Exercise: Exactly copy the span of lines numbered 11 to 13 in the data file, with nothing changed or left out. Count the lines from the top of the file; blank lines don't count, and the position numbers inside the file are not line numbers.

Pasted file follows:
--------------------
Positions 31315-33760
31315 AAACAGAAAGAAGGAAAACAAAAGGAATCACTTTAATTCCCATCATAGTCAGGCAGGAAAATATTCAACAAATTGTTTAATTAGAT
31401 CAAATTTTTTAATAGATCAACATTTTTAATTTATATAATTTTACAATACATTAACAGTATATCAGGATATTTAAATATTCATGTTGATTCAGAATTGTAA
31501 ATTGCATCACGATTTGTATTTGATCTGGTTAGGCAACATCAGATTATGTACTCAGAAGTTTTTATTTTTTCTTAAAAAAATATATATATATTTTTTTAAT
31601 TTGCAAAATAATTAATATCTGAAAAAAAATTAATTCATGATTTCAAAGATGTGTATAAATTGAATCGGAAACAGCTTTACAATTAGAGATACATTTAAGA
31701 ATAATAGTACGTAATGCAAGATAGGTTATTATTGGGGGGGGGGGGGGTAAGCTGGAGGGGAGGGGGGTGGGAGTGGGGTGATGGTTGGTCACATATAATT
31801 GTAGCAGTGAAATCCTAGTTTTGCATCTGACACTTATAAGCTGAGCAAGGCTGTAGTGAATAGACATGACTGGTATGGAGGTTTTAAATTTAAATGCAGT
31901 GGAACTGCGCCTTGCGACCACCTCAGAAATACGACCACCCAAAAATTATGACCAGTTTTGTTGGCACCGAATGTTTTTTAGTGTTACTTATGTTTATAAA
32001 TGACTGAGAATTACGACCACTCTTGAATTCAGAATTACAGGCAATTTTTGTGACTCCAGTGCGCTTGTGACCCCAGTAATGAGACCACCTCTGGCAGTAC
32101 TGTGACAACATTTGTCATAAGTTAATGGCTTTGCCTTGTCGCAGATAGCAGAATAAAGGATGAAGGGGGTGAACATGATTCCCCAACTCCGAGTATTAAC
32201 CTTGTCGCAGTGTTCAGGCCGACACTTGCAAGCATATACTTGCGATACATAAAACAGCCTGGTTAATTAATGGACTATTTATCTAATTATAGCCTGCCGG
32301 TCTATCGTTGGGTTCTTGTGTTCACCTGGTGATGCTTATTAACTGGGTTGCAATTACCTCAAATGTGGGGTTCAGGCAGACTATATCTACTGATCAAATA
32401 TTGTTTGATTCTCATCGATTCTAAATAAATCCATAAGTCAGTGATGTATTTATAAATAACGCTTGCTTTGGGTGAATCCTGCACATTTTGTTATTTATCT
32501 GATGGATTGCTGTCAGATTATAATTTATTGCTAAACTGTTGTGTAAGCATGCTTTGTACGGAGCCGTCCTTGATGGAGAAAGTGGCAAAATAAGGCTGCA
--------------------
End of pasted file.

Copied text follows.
32201 CTTGTCGCAGTGTTCAGGCCGACACTTGCAAGCATATACTTGCGATACATAAAACAGCCTGGTTAATTAATGGACTATTTATCTAATTATAGCCTGCCGG
32301 TCTATCGTTGGGTTCTTGTGTTCACCTGGTGATGCTTATTAACTGGGTTGCAATTACCTCAAATGTGGGGTTCAGGCAGACTATATCTACTGATCAAATA
32401 TTGTTTGATTCTCATCGATTCTAAATAAATCCATAAGTCAGTGATGTATTTATAAATAACGCTTGCTTTGGGTGAATCCTGCACATTTTGTTATTTATCT